Not all the violence directly serviced Cornelisz’s plan to turn pirate. The Batavia had been carrying around 20 female passengers, some of whom had already died in the wreck or soon after it. “The mutineers had ruthlessly exterminated those too old or too pregnant to interest them,” Mike Dash wrote in Batavia’s Graveyard. They kept seven women alive and raped them repeatedly.

1647 illustration of 'Batavia' shipwreck survivors battling each other on an island
A 1647 illustration of the post-shipwreck battle between the mutineers and soldiers, created by Francisco Pelsaert and Jeremias van Vliet. / State Library of New South Wales, Wikimedia Commons // CC BY-SA 3.0 AU

Cornelisz and company massacred more than 100 people before getting caught up in a protracted battle with a group of soldiers led by Wiebbe Hayes. (The party had been sheltering on a nearby island, where Cornelisz had originally sent them for what he hoped would be a fruitless and fatal search for water. It wasn’t.) The fighting halted in mid-September when Pelsaert finally returned with a rescue vessel. 

The commander made quick work of capturing, questioning, and sentencing the mutineers. Some were hanged on nearby Long Island in early October, while others were transported back to the Indies with the other survivors—77 in total, including five women and one child. Cornelisz was among the hanged; just before his death, both his hands were amputated, possibly, per Batavia’s Graveyard, with a hammer and chisel.

Onlookers cried “Revenge!” at Cornelisz right before his hanging, and he yelled it right back at them. “Yes, saying even at the end, as he mounted the gallows: ‘Revenge! Revenge!’ So that to the end of his life he was an evil Man,” the presiding pastor wrote.

3. The Meermin // 1766

sketch of an 18th-century dutch ship
The 'Meermin' would've looked something like this 18th-century Dutch ship. / Gerrit Groenewegen, Wikimedia Commons // Public Domain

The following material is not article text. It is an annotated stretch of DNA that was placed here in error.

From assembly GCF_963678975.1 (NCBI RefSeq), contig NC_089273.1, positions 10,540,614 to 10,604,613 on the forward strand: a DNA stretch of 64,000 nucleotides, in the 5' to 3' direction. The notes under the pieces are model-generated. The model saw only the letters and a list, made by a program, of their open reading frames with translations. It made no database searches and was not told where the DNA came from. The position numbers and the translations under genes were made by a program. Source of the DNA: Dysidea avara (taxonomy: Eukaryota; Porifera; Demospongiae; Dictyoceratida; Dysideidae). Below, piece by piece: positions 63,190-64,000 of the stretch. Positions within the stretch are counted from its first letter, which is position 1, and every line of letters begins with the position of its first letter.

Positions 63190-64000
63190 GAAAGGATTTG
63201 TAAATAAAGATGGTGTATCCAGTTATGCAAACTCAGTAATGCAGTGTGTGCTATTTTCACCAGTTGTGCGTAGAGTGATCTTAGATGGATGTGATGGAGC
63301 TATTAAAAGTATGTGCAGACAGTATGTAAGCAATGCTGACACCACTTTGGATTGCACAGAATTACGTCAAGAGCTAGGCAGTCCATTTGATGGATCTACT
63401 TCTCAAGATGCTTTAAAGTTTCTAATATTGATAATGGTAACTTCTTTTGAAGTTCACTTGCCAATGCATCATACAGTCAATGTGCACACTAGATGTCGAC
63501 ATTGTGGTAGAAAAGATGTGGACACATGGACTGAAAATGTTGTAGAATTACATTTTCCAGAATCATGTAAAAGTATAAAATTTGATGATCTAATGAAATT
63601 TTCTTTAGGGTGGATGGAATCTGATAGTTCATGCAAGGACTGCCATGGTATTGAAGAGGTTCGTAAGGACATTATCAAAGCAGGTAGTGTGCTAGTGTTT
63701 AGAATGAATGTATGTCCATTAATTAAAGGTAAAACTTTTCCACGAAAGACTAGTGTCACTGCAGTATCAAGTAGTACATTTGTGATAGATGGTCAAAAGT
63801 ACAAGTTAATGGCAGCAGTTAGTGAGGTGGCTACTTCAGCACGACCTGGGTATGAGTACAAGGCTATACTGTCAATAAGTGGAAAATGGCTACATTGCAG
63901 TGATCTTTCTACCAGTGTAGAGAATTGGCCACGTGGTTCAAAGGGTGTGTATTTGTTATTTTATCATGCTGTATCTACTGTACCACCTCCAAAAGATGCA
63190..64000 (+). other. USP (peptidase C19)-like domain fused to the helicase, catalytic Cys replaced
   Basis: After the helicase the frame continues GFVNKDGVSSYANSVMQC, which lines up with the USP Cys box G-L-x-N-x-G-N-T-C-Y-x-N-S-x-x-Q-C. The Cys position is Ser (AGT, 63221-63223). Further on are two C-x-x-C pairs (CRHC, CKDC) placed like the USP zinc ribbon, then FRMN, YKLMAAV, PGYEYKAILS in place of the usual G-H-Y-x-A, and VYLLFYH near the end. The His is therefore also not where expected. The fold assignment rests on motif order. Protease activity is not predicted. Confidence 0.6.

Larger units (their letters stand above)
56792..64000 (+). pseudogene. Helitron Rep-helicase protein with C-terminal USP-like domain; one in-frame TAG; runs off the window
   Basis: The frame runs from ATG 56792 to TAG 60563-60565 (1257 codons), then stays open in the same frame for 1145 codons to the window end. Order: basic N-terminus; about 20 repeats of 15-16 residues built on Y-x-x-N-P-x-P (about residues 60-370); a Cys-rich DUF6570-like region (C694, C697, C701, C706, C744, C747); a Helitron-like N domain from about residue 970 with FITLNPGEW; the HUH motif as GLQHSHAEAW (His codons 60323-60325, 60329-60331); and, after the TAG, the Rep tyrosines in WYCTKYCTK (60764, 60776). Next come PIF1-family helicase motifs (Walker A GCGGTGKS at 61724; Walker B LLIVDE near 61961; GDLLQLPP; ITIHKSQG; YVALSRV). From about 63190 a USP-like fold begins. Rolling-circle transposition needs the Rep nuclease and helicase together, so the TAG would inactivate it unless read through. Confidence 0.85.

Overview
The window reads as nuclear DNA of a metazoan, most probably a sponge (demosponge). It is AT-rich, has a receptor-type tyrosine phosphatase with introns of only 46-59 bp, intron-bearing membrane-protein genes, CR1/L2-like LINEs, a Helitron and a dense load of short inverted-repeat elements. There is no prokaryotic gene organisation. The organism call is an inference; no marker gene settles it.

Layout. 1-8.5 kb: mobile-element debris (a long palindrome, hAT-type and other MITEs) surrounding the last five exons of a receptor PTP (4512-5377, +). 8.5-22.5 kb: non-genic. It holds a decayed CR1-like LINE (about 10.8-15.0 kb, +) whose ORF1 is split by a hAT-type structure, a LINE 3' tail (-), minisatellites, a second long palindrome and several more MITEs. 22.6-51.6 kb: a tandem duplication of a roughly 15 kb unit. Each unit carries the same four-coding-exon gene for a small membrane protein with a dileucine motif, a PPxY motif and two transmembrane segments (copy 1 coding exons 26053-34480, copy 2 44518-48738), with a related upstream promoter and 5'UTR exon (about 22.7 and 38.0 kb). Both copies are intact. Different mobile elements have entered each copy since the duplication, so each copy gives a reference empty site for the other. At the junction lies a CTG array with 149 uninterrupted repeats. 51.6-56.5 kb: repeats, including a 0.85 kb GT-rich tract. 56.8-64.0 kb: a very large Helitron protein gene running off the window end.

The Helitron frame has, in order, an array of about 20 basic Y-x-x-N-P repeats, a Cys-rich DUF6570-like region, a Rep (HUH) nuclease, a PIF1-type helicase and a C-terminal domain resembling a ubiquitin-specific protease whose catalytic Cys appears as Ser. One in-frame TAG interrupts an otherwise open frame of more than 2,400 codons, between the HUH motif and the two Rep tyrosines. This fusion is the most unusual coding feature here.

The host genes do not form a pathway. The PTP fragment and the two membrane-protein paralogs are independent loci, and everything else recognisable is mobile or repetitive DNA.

In January 1766, the Meermin, another VOC ship, departed from western Madagascar with 147 enslaved Malagasy people on board. Their destination was Cape Town, South Africa. During the voyage, Dutch officials unbound their captives and put them to work above deck to mitigate the risk of death and disease in the cramped cargo hold. At one point, head merchant Johann Krause literally handed over a collection of spears to be cleaned by a man named Massavana and a few other prisoners—which they then used to take over the ship, killing Krause and roughly half the crew.

The Malagasy people ordered some of the Dutch survivors to return the Meermin to Madagascar, and they appeared to comply. Secretly, though, they charted a course toward South Africa. Once land was in sight, several dozen enslaved people set off in two boats, planning to confirm that they’d reached Madagascar and set three fires ashore to alert those still aboard the Meermin that they were indeed home.

But they weren’t home: They were at Struis Bay, a Dutch settlement near South Africa’s southernmost tip. As the scouting party disembarked on the beach, Dutchmen killed some of them and arrested the rest. 

So began a week-long stalemate during which nobody really knew what was going on or how to proceed. Meanwhile, the Meermin’s Dutch survivors were furtively tossing messages in bottles overboard in the hopes that they’d reach the beach. Miraculously, two did—one of which advised official to light three fires. When the mutineers saw the signal, they steered the ship toward shore. Unfortunately, it collided with a sandbar, and the Malagasy people quickly surrendered.

Volunteers helped everyone to shore, where the Malagasies were fed and tended to. This seemingly kind treatment masks a much crueler truth: The Dutch East India Company suffered financial losses in the fiasco, and the Meermin merchants owed it to their employer to ensure that the remaining enslaved people reached Cape Town in good health.

“The brief flame of personal agency, which had impressed on the crew all too clearly the humanity of the Malagasy slaves, had been extinguished,” Andrew Alexander wrote in his 2003 dissertation at the University of Cape Town.

4. H.M.S. Bounty // 1789

The mutiny on the H.M.S. Bounty is probably the most famous case of marine insubordination—thanks in part to the three major Hollywood films it inspired (two called Mutiny on the Bounty in 1935 and 1962, and 1984’s The Bounty).

This debacle happened in 1789 during a mission to ferry breadfruit plants from Tahiti to the West Indies, where they were meant to become a low-cost and hearty food source for enslaved people. The Bounty’s crew had relished their five-month stopover in Tahiti; some 40 percent of them were treated for sexually transmitted diseases while there. Readjusting to harsh, laborious life at sea proved difficult—and the malcontents turned mutinous before they reached the Indies.